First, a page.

E-Commerce Times Talkback
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When it comes to enterprise e-mail, Microsoft Exchange on the back end and Microsoft Outlook on the front end are among the most frequent vectors for viruses and worms. The cost of downtime as a result of this malware plague is measured in dollars, lost productivity, disrupted communications, and massive doses of aspirin to treat IT administrators' headaches. Is the pain harsh enough that IT administrators are ready to dump Outlook and Exchange? And would doing so be a wise move?
The problem I have with this story is the characterization of Outlook as good software. No *good* software would execute code of any kind in a message attachment without express permission by the user. Not even HTML code. At the very least, such 'features' should be turned OFF by default. To have them ON by default is an open invitation to every piece of malicious code in the world. MS has known this for years... still they do nothing about it. Trusted computing? I don't think so.
I agree that those options should be off by default and the settings should be obvious (it isn't obvious where or how to disable these things).
That said, Outlook is great software - the Groupwise client has only at version 6.5 finally implemented something like a semi-decent interface - clearly someone over at Novell finally took a look at Outlook; still a lot of work to do though, especially adding much-needed features like being able to choose to move your mail off the server onto a local machine.
This article implies that Outlook can be successfully used as a client for a Groupwise server - my experience is that this only sort of works. I'm still looking for a good client that will pull the mail off the server so I can replace the idiot Groupwise client.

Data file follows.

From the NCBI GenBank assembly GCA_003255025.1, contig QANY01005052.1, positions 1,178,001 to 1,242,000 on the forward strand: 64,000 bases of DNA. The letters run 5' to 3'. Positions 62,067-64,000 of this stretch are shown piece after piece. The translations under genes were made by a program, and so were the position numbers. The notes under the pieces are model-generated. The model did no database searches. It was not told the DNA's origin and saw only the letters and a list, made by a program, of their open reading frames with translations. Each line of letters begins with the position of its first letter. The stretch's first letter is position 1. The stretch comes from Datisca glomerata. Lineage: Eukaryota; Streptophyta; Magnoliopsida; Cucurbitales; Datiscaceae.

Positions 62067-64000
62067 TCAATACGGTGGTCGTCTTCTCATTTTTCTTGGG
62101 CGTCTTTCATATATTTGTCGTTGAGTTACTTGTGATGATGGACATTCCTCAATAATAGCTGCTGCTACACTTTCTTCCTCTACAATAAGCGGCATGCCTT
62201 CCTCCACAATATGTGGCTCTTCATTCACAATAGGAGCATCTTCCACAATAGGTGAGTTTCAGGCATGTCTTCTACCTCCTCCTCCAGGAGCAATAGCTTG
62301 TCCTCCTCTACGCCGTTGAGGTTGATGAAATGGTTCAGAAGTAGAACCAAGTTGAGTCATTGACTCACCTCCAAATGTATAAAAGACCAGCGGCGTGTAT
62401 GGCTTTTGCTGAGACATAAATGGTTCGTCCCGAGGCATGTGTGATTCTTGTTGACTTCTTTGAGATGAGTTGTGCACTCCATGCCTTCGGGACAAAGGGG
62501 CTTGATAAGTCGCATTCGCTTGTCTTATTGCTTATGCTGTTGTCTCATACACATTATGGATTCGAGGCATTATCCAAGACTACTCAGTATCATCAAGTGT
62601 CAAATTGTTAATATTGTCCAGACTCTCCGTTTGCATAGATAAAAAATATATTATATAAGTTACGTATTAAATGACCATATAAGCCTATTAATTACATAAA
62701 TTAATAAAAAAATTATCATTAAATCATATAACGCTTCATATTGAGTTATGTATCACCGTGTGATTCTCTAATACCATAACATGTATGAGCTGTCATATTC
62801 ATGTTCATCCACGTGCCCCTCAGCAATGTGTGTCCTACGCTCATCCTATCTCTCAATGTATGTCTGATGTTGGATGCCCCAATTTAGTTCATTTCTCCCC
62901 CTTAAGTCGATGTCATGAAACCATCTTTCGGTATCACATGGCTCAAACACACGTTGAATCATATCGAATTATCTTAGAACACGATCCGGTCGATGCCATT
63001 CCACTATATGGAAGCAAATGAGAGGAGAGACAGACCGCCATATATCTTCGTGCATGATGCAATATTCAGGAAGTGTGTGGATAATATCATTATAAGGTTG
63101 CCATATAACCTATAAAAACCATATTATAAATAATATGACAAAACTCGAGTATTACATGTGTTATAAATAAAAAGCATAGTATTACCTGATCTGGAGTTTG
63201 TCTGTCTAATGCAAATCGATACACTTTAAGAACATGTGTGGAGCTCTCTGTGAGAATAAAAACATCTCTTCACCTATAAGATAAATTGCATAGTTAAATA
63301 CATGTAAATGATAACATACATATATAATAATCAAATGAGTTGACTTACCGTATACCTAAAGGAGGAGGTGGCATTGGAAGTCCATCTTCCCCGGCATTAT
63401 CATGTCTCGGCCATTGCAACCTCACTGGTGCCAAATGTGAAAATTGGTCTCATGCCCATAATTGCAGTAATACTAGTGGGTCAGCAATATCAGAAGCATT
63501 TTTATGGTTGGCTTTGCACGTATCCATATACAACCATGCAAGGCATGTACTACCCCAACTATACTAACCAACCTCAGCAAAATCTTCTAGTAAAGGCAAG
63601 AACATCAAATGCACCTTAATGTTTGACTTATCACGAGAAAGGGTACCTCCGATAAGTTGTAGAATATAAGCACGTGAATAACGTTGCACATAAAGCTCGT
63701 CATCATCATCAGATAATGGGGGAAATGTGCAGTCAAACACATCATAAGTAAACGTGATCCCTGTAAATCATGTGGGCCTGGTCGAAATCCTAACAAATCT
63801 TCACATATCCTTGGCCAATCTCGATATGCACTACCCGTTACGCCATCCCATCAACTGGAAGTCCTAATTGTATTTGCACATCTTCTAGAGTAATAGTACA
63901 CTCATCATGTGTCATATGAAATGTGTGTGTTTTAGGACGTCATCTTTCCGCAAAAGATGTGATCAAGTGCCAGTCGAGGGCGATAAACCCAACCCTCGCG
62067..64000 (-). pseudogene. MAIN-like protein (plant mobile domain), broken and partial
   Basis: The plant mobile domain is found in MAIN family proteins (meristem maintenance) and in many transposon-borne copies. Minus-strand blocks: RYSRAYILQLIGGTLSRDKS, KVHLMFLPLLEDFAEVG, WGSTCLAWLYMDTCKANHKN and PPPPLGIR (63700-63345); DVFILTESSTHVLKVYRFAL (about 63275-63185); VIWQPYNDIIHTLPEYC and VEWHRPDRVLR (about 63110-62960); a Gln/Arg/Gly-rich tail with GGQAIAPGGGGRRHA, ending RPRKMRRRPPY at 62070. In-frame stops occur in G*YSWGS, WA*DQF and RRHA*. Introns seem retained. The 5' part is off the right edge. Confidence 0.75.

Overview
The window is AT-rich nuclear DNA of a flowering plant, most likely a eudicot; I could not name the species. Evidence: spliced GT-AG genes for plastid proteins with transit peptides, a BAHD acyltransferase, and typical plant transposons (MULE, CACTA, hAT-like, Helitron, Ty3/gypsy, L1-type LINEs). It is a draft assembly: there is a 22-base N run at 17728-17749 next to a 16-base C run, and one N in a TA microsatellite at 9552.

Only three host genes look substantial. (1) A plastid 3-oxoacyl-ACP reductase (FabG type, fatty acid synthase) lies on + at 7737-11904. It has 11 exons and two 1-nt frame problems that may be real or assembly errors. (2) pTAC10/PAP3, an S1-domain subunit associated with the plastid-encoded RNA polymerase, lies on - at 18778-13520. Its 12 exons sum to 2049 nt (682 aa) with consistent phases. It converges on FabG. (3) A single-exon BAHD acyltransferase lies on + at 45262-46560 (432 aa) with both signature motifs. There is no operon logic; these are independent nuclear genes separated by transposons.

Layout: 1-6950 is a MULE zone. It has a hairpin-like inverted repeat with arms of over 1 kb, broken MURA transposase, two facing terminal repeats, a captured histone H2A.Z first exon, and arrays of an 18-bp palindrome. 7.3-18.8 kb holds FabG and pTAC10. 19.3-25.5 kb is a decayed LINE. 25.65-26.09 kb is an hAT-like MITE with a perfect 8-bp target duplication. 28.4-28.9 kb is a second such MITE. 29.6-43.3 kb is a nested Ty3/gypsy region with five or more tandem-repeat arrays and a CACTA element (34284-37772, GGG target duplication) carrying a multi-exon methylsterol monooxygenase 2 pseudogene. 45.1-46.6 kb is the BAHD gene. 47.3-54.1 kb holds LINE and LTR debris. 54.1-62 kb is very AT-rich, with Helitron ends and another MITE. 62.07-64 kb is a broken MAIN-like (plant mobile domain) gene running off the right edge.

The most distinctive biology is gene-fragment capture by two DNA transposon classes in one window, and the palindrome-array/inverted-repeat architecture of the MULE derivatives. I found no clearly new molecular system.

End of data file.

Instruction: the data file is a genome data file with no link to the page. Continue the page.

I along with all my fellow employees used Outlook as our client in conjunction with a POP3 server for over 6 years and we did not suffer a virus/trojan infection even once. And that with Outlook simply installed, no tweaking for security. Now we're stuck with Groupwise which is a pain each and every day.
I am amazed at the lack of research that was put into this article. The #1 mail server as of October 2002 by Gartner standards is SunONE Message server, and it isn't even mentioned. It allows you to use a Lotus, Eudora, Outlook, etc client. Our company switched over two years ago to a SunONE solution after inferior Microsoft products disrupted our business for 5 days. It wasn't the first time; it was the last.
We have run on
a single UNIX server with 100% uptime for over 5000 users. We no longer have 7 people running the mail department. When a new employee is hired the HR department sets up their email account through a delegated administrated window and we are automating that with another new product from Sun. Try and do that with Microsoft. The main problem is that IT departments are still trying to control turfs and won't step out of their comfort zone.
What kind of world is it going to be if Microsoft is the defacto standard; we have no choice and we shouldn't consider switching? We should wait until Microsoft fixes their security? And oh, by the way, it's okay that ATM financial networks were brought down this weekend. Give me a break.
Most of our employees started out using the Outlook client because it was familiar to them and now, 2 years later,
75% of our users just use the webmail interface from Sun because they get their Voice Mail, email, and Faxes in one spot
and can log in from anywhere in the world. Their comments on the features of microsoft are that "they don't need them" and do
not have the time to learn them. Our users do not want continuous upgrades. They want something that they can learn and
stick with. We are finally free from Microsoft.
Large corporations should not trust the kingdom to MS Software! If companies are serious about so-called "24x7" availability, then MS has got to go - across the board!